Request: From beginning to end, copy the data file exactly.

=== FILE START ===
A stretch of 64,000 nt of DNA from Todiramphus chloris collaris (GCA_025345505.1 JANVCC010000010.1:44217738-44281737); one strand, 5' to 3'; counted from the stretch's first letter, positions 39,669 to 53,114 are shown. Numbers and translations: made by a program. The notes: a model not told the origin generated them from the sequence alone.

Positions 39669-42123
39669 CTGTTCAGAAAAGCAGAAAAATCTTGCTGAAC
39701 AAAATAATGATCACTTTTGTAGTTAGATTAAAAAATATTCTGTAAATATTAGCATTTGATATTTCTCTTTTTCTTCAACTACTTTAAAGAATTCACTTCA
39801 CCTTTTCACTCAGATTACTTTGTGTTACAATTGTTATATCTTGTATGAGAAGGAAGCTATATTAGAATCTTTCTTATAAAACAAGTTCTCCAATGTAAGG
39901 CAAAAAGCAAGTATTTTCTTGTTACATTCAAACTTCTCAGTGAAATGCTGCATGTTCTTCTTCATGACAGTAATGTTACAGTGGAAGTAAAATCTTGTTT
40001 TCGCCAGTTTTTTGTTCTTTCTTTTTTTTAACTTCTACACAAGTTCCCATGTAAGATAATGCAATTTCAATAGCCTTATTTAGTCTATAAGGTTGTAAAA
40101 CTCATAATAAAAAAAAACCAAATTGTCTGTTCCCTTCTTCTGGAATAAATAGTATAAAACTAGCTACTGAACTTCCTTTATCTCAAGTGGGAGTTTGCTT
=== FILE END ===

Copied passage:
A stretch of 64,000 nt of DNA from Todiramphus chloris collaris (GCA_025345505.1 JANVCC010000010.1:44217738-44281737); one strand, 5' to 3'; counted from the stretch's first letter, positions 39,669 to 53,114 are shown. Numbers and translations: made by a program. The notes: a model not told the origin generated them from the sequence alone.

Positions 39669-42123
39669 CTGTTCAGAAAAGCAGAAAAATCTTGCTGAAC
39701 AAAATAATGATCACTTTTGTAGTTAGATTAAAAAATATTCTGTAAATATTAGCATTTGATATTTCTCTTTTTCTTCAACTACTTTAAAGAATTCACTTCA
39801 CCTTTTCACTCAGATTACTTTGTGTTACAATTGTTATATCTTGTATGAGAAGGAAGCTATATTAGAATCTTTCTTATAAAACAAGTTCTCCAATGTAAGG
39901 CAAAAAGCAAGTATTTTCTTGTTACATTCAAACTTCTCAGTGAAATGCTGCATGTTCTTCTTCATGACAGTAATGTTACAGTGGAAGTAAAATCTTGTTT
40001 TCGCCAGTTTTTTGTTCTTTCTTTTTTTTAACTTCTACACAAGTTCCCATGTAAGATAATGCAATTTCAATAGCCTTATTTAGTCTATAAGGTTGTAAAA
40101 CTCATAATAAAAAAAAACCAAATTGTCTGTTCCCTTCTTCTGGAATAAATAGTATAAAACTAGCTACTGAACTTCCTTTATCTCAAGTGGGAGTTTGCTT